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# Loops/Continue

Loops/Continue
You are encouraged to solve this task according to the task description, using any language you may know.

Show the following output using one loop.

```1, 2, 3, 4, 5
6, 7, 8, 9, 10
```

Try to achieve the result by forcing the next iteration within the loop upon a specific condition, if your language allows it.

## 11l

Translation of: Python
`L(i) 1..10   I i % 5 == 0      print(i)      L.continue   print(i, end' ‘, ’)`
Output:
```1, 2, 3, 4, 5
6, 7, 8, 9, 10
```

## 360 Assembly

`*        Loops/Continue            12/08/2015LOOPCONT CSECT         USING  LOOPCONT,R12         LR     R12,R15BEGIN    LA     R8,0         SR     R5,R5         LA     R6,1         LA     R7,10LOOPI    BXH    R5,R6,ELOOPI       for i=1 to 10         LA     R3,MVC(R8)         XDECO  R5,XDEC         MVC    0(4,R3),XDEC+8         LA     R8,4(R8)         LR     R10,R5         LA     R1,5         SRDA   R10,32         DR     R10,R1         LTR    R10,R10         BNZ    COMMA         XPRNT  MVC,80         LA     R8,0         B      NEXTICOMMA    LA     R3,MVC(R8)         MVC    0(2,R3),=C', '         LA     R8,2(R8)NEXTI    B      LOOPI              next iELOOPI   XR     R15,R15         BR     R14MVC      DC     CL80' 'XDEC     DS     CL16         YREGS           END    LOOPCONT`
Output:
```   1,    2,    3,    4,    5
6,    7,    8,    9,   10```

Ada doesn't have a continue statement, so we have to use a goto statement. The previous submitter said continue is not needed. In this example it is indeed not needed, but that is not always the case. An example is a loop where a number of interdependent conditions are checked before executing the main body of the loop. Without a continue statement (or goto), one ends up with nested statements with the main body to the far right of the page.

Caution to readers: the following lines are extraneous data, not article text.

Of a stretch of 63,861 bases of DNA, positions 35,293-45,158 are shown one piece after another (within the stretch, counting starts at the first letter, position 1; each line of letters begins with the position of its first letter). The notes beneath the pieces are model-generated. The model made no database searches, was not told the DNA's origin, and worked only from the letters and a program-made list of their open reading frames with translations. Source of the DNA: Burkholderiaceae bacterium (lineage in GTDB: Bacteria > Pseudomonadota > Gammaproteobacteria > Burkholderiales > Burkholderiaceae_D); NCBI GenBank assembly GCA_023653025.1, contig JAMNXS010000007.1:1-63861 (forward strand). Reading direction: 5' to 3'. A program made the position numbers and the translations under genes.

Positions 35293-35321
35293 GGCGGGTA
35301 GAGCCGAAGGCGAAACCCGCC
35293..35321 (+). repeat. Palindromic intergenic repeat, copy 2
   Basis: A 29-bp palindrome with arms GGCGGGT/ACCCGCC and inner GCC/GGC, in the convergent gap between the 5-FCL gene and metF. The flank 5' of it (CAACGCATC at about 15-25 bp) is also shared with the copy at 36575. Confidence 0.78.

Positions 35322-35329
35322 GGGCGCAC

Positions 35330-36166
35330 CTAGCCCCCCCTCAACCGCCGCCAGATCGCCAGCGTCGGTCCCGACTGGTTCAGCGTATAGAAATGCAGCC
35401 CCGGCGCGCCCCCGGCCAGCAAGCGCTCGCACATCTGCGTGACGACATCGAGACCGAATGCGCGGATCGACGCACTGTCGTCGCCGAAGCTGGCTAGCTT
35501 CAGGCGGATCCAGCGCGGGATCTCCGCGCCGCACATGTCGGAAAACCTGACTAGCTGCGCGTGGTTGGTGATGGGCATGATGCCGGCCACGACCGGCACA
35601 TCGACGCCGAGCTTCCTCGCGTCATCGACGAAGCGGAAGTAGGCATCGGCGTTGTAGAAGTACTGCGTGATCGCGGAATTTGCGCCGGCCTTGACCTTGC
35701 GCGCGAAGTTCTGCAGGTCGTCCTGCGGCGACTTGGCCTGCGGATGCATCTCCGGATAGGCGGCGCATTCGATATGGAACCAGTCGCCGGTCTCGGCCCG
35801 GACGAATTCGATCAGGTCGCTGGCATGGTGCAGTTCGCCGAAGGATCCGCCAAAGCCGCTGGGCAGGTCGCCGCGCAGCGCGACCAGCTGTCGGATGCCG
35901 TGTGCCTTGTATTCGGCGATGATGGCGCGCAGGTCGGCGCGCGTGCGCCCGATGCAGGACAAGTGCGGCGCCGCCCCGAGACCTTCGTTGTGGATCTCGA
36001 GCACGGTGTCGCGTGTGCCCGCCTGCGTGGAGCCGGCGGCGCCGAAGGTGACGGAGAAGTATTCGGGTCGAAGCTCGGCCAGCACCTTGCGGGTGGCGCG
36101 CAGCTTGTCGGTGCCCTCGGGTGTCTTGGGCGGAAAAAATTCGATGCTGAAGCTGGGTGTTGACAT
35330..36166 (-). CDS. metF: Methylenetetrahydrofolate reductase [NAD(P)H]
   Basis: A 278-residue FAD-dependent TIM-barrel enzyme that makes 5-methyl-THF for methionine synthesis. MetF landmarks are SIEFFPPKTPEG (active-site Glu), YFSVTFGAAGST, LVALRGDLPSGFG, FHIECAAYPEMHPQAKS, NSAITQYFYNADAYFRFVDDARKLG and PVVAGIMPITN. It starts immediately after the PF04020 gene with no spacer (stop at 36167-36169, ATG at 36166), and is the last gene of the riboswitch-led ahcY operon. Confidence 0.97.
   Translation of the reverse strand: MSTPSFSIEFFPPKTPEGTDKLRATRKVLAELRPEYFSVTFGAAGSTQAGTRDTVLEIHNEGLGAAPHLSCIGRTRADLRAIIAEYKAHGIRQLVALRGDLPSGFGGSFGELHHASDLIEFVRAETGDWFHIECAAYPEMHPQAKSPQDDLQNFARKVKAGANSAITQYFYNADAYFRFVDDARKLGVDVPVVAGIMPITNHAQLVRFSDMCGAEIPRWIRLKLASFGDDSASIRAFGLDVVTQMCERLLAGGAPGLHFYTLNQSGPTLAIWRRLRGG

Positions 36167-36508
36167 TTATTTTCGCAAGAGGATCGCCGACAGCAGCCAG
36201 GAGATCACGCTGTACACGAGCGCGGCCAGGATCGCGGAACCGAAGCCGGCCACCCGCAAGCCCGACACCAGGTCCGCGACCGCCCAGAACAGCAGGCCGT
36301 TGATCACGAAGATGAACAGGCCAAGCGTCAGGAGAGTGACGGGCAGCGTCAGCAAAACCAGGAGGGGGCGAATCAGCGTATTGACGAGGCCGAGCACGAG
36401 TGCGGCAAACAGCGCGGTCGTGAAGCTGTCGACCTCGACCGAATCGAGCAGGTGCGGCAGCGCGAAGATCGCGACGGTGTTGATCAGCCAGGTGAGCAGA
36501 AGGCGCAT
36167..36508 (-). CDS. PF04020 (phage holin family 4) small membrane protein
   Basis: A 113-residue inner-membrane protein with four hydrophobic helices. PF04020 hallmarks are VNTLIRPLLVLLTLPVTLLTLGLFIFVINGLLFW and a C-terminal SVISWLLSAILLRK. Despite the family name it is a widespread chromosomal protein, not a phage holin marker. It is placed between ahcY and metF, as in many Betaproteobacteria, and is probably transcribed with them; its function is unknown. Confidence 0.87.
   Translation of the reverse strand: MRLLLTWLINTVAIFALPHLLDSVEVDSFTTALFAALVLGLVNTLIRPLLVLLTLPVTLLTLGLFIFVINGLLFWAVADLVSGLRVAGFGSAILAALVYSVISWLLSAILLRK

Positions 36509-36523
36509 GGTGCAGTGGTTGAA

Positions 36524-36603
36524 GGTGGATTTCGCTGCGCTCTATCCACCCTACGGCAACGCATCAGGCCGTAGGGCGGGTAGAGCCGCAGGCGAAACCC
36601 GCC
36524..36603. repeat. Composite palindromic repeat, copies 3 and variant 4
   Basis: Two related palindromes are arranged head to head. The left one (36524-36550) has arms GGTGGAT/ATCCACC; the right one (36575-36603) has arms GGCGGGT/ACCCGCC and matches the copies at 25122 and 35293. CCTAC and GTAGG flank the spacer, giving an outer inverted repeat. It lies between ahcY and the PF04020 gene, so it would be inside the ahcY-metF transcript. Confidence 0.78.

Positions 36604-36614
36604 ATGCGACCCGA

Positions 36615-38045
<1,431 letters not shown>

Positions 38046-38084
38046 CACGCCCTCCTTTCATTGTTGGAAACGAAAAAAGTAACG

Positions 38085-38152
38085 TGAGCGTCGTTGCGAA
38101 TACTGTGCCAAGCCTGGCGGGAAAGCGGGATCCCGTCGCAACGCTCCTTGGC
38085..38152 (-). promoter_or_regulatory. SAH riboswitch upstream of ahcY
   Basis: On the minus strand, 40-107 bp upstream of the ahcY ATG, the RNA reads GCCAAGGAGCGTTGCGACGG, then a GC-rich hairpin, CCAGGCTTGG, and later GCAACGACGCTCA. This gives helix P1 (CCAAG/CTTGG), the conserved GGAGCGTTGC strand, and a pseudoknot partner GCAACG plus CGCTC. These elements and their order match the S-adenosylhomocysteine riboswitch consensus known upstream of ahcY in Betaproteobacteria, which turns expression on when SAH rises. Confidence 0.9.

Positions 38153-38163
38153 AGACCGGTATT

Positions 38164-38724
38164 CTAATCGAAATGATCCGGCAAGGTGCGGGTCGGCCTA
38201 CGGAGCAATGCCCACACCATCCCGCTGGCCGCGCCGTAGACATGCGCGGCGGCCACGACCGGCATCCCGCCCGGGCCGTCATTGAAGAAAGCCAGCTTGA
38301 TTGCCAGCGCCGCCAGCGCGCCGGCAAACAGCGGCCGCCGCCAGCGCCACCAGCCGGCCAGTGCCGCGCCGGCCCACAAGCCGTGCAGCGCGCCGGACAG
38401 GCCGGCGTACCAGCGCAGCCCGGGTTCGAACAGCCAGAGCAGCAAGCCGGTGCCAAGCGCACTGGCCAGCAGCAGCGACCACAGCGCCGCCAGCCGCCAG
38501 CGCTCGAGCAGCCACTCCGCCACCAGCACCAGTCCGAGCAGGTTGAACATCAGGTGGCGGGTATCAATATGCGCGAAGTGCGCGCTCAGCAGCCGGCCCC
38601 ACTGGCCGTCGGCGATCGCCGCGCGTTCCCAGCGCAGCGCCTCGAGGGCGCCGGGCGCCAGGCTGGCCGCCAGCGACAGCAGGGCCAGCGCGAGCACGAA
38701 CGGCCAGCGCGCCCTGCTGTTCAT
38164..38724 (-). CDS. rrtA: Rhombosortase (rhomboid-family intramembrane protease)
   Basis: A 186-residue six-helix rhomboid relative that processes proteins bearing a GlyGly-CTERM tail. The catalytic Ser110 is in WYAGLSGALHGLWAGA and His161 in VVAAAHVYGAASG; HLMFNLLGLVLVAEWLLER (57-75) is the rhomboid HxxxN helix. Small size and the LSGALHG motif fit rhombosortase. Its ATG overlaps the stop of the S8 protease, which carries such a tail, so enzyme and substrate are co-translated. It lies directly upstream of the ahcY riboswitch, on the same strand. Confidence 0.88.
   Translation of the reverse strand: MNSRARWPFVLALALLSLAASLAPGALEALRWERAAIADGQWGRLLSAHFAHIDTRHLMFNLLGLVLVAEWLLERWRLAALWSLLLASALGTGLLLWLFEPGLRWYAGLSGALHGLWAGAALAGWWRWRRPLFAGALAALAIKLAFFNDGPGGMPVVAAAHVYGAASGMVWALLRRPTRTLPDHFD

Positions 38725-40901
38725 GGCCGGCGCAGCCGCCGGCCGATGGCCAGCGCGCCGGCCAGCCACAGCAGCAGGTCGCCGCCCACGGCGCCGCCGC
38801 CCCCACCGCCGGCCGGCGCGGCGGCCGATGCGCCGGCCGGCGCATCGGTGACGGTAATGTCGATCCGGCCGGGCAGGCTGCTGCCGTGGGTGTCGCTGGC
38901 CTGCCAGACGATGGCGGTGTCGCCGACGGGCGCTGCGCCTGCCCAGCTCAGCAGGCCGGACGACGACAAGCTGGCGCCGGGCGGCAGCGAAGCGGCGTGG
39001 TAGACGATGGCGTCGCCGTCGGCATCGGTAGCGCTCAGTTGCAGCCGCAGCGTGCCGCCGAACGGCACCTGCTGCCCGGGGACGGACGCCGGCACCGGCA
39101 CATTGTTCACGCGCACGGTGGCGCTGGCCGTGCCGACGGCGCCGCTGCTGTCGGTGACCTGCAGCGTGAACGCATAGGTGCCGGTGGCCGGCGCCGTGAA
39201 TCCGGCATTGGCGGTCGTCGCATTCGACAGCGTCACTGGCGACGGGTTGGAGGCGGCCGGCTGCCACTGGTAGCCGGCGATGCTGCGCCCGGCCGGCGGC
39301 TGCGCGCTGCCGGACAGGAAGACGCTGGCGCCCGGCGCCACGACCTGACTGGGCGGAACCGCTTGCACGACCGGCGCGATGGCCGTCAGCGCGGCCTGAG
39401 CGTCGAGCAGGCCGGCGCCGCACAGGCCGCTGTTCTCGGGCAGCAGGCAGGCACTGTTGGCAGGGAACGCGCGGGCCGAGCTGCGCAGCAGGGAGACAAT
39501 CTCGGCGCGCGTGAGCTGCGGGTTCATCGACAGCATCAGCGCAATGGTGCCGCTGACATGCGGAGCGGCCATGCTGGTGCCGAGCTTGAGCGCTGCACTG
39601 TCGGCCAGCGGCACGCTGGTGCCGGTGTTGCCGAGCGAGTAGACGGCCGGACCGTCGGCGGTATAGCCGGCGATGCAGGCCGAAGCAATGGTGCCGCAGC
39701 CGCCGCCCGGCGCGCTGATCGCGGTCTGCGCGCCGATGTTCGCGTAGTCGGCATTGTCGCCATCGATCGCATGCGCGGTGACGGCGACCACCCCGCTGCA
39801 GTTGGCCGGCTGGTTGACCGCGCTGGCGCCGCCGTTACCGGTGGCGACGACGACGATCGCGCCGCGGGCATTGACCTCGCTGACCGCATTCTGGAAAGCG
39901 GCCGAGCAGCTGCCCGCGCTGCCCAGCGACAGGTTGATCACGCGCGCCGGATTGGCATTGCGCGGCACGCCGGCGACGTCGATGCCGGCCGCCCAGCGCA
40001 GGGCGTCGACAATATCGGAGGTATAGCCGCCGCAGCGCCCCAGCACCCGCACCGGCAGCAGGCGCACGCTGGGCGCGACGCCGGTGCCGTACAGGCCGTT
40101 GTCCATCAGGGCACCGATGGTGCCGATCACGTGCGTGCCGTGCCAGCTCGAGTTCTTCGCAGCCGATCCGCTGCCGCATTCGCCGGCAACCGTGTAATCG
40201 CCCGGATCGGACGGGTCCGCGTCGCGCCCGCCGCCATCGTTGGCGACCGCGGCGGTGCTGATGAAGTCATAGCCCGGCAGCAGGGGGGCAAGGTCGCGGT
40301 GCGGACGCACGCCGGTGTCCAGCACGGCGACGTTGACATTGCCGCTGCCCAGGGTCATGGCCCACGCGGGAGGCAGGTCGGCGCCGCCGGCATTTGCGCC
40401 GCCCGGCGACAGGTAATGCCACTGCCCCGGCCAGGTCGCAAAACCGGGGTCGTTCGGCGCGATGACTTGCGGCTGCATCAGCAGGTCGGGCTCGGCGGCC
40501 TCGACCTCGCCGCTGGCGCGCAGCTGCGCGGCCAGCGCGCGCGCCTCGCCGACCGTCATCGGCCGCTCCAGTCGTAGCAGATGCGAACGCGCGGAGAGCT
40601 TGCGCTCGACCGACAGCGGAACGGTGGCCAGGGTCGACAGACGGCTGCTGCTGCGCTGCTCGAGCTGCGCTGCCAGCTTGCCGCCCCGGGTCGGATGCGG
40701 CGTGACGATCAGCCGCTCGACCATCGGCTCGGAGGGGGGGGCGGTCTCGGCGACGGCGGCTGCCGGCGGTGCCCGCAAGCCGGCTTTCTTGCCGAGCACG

B.N. You should always try to avoid using a goto, but if you really must, it's there in Ada.

P.S. it is often simplest to place the label on top of the loop, as in real life the need occurs when reading input, so there is no range condition in the loop and we can forgo the null statement.

`with Ada.Text_IO;use Ada.Text_IO; procedure Loop_Continue isbegin        for I in 1..10 loop                Put (Integer'Image(I));                if I = 5 or I = 10 then                        New_Line;                        goto Continue;                end if;                Put (",");                <<Continue>>  --Ada 2012 no longer requires a statement after the label        end loop;end Loop_Continue;`

N. This is a more true-to-Ada strategy for 'continue' comprising of an outer iteration loop and an inner labeled single-pass loop. This is a safer strategy than using goto which could be problematic when dealing with complex nested loops.

`with Ada.Text_IO;use Ada.Text_IO; procedure Loop_Continue isbegin        Print_All:        for I in 1 .. 10 loop                Print_Element: loop                        Put (Integer'Image(I));                        if I = 5 or I = 10 then                                New_Line;                                exit Print_Element;                        end if;                        Put (",");                exit Print_Element;                end loop Print_Element;        end loop Print_All;end Loop_Continue;`